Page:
Help dizzi­ness

Mother & Baby (UK) - - BUMP & BIRTH -

‘Early in your first trimester, you may feel dizzy be­cause of low blood pres­sure,’ ex­plains Aimee. ‘This hap­pens be­cause the preg­nancy hor­mone pro­ges­terone re­laxes the walls of your blood ves­sels, caus­ing your blood pres­sure to fall. This sim­ple breath-aware­ness ex­er­cise can help you im­prove your en­tire res­pi­ra­tory sys­tem.’ The goal of this ex­er­cise is to slow your breath and lengthen both in­hales and ex­hales.

Find a quiet place and sit on the floor or on a chair. Your spine and head should be up­right but not rigid, with your shoul­ders re­laxed. Place both hands on your hips.

As you in­hale, di­rect the breath to your belly, as if you were fill­ing the space be­tween your hips, or your lower bump, with air. Take a few breaths un­til you feel you have es­tab­lished a con­nec­tion to this area.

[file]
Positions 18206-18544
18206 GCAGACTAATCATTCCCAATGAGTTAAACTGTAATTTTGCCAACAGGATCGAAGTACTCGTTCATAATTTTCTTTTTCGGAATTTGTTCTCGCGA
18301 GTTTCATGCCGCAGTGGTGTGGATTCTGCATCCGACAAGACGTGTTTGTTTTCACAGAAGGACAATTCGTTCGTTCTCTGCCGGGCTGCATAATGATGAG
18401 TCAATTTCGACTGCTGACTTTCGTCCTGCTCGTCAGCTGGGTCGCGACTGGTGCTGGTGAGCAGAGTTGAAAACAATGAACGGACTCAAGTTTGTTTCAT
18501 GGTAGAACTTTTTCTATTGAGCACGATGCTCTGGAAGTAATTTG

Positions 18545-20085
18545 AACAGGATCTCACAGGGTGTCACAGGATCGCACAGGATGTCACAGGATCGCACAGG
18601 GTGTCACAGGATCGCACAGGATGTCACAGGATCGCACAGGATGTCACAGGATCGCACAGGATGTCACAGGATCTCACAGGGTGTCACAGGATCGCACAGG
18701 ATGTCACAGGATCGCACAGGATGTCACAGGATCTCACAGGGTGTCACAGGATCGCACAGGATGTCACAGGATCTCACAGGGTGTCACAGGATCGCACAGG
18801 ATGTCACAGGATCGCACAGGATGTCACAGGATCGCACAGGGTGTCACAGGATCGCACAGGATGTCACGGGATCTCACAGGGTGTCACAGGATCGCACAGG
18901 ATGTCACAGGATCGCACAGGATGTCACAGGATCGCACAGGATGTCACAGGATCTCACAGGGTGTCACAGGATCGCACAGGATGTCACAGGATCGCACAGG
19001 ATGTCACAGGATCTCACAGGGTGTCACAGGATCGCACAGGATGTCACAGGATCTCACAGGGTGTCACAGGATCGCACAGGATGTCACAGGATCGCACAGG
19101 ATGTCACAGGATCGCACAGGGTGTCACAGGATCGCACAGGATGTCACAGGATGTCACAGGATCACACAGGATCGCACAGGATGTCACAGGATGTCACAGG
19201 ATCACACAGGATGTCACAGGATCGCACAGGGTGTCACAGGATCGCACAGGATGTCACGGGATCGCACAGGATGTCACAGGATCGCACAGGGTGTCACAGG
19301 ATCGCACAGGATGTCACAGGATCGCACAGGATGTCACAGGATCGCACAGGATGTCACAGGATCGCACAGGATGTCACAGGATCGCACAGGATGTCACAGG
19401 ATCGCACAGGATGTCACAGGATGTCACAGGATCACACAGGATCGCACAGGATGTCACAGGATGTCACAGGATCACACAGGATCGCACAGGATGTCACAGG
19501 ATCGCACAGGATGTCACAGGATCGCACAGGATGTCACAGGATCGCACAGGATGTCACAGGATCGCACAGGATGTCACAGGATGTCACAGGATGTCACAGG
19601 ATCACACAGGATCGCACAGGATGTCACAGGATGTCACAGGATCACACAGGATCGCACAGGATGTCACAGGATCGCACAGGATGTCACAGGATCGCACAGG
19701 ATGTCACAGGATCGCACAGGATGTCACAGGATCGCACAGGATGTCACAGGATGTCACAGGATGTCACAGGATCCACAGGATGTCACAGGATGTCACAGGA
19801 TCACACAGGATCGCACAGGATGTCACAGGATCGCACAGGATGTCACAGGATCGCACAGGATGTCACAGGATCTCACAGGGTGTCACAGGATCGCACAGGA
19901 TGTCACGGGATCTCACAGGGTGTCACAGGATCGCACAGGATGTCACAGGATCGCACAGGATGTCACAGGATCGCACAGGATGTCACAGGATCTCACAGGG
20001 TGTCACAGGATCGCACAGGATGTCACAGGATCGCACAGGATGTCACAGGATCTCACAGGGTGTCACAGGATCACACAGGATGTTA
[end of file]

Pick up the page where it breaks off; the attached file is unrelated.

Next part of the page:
You will no­tice that your belly ex­pands. When this hap­pens, bring your aware­ness to your front and back ribs. Be­gin fill­ing this part of your body with your breath, mak­ing sure that breath still starts from your lower belly. Take a few breaths to es­tab­lish this con­nec­tion.

Next, bring your breath all the way up into your up­per ribs and col­lar­bone area, mak­ing sure the breath still starts from your lower belly.

Pause for a mo­ment be­tween breaths, mak­ing sure not to tense up. Feel the sen­sa­tions that arise when your body is full of breath.

Then, as you ex­hale, al­low the ex­pan­sion in your up­per chest to re­lease, fol­lowed by your mid­dle ribs, and fi­nally by draw­ing your belly but­ton into your spine.

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